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Anyway, they'd have to attack us before 2012 when we get those new French built carriers.


What gives you this (misguided) idea that we're buying French built carriers?

Might want to check your facts, Fritz.

[edit on 5/3/06 by stumason]



posted on Mar, 5 2006 @ 06:58 AM
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Looking at examples of UK/France aircraft collaboration (Jaguar/ Concord (e -
) it seems to me the two nations are ideally placed to develop superb aircraft / retain indigenous capabilities and give the US a run for its money in export markets.

If both could only get over Agincourt etc we could really help each other out - encouraging signs



posted on Mar, 5 2006 @ 08:10 AM
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If both could only get over Agincourt etc we could really help each other out - encouraging signs


We won Agincourt hands down, so we don't hold any Beef!


After that, they did manage to kick us off the continent when some little 14 year old led their Army!


Since then, we've had some serious neighbourly disputes, but the Entente Cordial sorted that out. Seems the French got fed up with losing and decided discretion was the better part of valour


Now we're like a couple of odd neighbours, having a tiff every now and then and making jokes at each others expense, but essentially we get on and have done some great things together.

Now it seems that they would like a British designed carrier. If that deal involves us taking some Rafales, then so be it, they're good planes. I said earlier that the F-35 probably won;t be online by the time the carriers are (2012-14) so unless we just want a huge, empty, floating airfield, we have to make up the Air wings with something.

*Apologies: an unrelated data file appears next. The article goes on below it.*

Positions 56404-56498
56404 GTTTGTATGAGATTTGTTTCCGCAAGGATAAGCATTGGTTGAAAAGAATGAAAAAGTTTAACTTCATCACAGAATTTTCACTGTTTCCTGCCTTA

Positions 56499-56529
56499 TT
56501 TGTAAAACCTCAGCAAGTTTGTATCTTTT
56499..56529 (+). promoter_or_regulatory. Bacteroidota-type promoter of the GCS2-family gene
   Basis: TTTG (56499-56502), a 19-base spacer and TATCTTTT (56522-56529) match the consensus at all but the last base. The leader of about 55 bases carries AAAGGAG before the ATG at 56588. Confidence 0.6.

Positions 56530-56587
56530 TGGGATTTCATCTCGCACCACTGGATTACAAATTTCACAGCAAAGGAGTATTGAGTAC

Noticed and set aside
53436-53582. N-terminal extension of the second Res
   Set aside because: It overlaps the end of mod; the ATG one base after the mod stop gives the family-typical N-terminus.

The Rafale-M would probably be, at the least, a good stop-gap when/if the F-35 ever comes online. It may also be cheaper than re-designing the Typhoon to be able to operate on the Carriers..

Personally, I think we should scrap the F-35, as it has no benefit for us in the long run. We can't even get the Yanks to agree to share the technology, so we'd have to outsource support for the weapons back to them. That isn't very good for our Defence needs, really.

Go with the Rafale first, then have a mix of Rafales and Typhoons once the necessary modifications have been made.



posted on Mar, 5 2006 @ 11:01 AM
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What I still dont get is why you Tommies still insist so much on the STOVL concept. Basically you will get carriers three times the size of your current Invincible class and a completely new airwing for them - the perfect time to adapt to "new" technologies.

What I am saying is that I do not see a reason not to built the carriers in a STOBAR ("ski-jump"+arrestor wires) or CATOBAR configuration (the catapult+wire arrestor type) right away. You will need the more expensive F-35B version because there is no other aircraft to do the STOVL right now, and there is not a single other plane that could operate from the carrier (given the phaseout of the Harrier).

Furthermore you will either have to construct a new STOVL aircraft once the F-35 gets phased out (again leading to increased costs and less diversity of models) or go for a conventiuonal carrier a/c design, and though your CVF carriers could then be reconfigured to CA-/STOBAR launch layout, this will lead to a very expensive modification because of the technical implications and, even worse, a thorough retraining of the flight and deck and maintenance crews.

I agree that the STOVL technique has SOME tactical advantages, but I believe that it will lead the RN to more problems an a lot higher cost in the mid- to long term; in the timeframe when the CVFs are operational there will be several modern a/c capable of or adapdable to CATOBAR and STOBAR carrier operations - but only ONE STOVL option, and that one will cost more and have less operational capabilities than most of the alternatives.